Preparation is key when you own a boat. The last thing you want is something to go wrong while out on the water without the necessary tools to fix it. Ensuring you have the right tools on your boat will help you get past sticky situations and prevent you from getting stranded.
We’re not talking about the basic tool box at your local marine retailer that often produces unsatisfactory results — we’re talking about the essentials often needed to make emergency or routine repairs when trouble comes knocking. Whether aboard a sportfish yacht, luxury motor yacht, center console, or any other type of boat, these are the best tools to keep on your boat.
These robust crimpers are designed to get electrical boat repairs done with precision and quality. Klein crimpers effortlessly cut insulation without scoring the wire. Don’t forget to pack terminal ends to go along with these tools.
Battery issues onboard? Keep a battery terminal puller on your boat for replacing worn or corroded terminals with ease.
Wrenches come in handy for several things onboard — replacing lights or fuse blocks, fastening and tightening loose bolts and nuts, installing watercraft fittings and fixtures, and more. Your set should include a variety of adjustable wrenches for those hard-to-reach places. Specific jobs may work better with an open-end wrench and socket wrench set, but having a six-, eight-, and 10-inch adjustable wrench is more than capable of completing a job and saving space. Additional tools such as a prop wrench, crescent wrench, vice grip, filter wrench, and a spark plug wrench are also convenient to keep in your boat tool kit.
Flatheads and Phillip screwdrivers are essential items to keep in your tool kit. While they are known to loosen or tighten objects, they can also double as a broken gearshift handle or a pry to open items such as a stubborn locker. Select a variety of lengths and sizes for your onboard toolbox. If you are trying to save space, opt for a multi-screwdriver that comes with a handle and replaceable heads. But, if you have the room aboard your boat, invest in a cordless screwdriver set for simplicity and ease — make sure you keep a charge or keep a backup battery onboard.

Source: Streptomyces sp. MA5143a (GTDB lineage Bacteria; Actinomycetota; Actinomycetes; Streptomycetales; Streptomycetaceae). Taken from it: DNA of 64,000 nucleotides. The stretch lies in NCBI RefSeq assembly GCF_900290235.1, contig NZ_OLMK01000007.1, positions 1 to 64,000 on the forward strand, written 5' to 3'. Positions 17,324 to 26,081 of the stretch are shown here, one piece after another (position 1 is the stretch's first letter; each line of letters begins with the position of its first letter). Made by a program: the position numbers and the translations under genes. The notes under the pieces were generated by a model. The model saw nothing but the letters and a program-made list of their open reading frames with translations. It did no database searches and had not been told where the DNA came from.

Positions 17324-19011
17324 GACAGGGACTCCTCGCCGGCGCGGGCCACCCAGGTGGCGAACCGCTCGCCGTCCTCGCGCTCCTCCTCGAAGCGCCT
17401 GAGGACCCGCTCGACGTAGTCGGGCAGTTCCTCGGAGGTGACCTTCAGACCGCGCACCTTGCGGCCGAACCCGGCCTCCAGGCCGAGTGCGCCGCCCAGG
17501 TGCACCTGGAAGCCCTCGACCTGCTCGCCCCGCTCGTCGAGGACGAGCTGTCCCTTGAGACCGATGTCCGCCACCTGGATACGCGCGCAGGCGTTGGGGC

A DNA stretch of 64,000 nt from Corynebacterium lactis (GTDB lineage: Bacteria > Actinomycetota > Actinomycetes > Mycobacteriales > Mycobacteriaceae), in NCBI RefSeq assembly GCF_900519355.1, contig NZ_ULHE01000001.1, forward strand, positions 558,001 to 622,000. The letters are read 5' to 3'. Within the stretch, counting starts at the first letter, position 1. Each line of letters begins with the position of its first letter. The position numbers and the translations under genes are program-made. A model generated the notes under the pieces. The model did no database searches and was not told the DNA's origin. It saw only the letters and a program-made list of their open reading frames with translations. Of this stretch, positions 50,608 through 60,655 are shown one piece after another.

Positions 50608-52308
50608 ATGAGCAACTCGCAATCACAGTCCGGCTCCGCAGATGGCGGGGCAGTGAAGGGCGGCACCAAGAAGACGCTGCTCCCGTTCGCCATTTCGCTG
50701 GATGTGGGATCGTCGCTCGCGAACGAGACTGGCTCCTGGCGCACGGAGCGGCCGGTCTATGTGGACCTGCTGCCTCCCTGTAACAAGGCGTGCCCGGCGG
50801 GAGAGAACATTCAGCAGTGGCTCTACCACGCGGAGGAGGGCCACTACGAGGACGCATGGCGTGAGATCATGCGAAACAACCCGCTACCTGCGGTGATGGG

Pliers come in handy when fishing and for minor repairs on your boat. Relatively small, these tools can fit in a pouch for easy storage. We suggest getting a variety of self-adjusting pliers, arc-joint, locking, and needle-nose pliers for jobs of different sizes. Also, it is a good idea to invest in corrosion-resistant instruments to avoid replacing them every so often.
You would be surprised how many times tape can come in handy for temporary repairs onboard. Duct tape can temporarily fix leaks, colored electrical tape for loose wiring, Teflon tape to seal potable-water pipe fittings, and silicone rubber tape for radiator hose repairs. Thread locker, a liquid adhesive, is also a lifesaver for screws and nuts that constantly vibrate loose, leak, or corrode.
Although not the most manageable tool to stow away, a hacksaw makes cutting repairs like a wire-reinforced hose, rigging wire, metal tubing, threaded rod, and more fast and easy. While usually used to cut metal, this tool can also cut through fiberglass and wood. Keeping it in razor-sharp condition is recommended as a dull blade will do you no good.
As any boat owners know, vessels are notorious for having hard-to-reach spaces with limited visibility. A telescoping mirror works wonders, especially when fixing an issue in tight quarters. If you ever had to work with nuts and bolts, you understand how easy it is to drop them while repairing something. With a telescoping magnet, you can retrieve items such as bolts and screws often lost in the bilge quickly and easily.
You can’t fix what you can’t see, especially if your boat day unexpectedly turned into a night outing. An LED flashlight is necessary to keep on your boat — assisting in many different situations, especially in poorly lit spaces. Do you prefer to have your hands free for repairs? Opt for a LED headlight instead, or purchase both.
Not all boat issues arise above deck. Having a basic snorkel and mask in your tool kit will allow you to fix problems below the waterline. You will thank yourself for the clear vision in instances where you have to cut away a line from your propeller or tangled kelp on the keel.
Cable ties are cheap and easy to store and come in handy for many issues that may arise, such as managing loose wires or acting as a temporary fastener. Purchase an assortment of sizes and lengths to keep in your boat tool kit.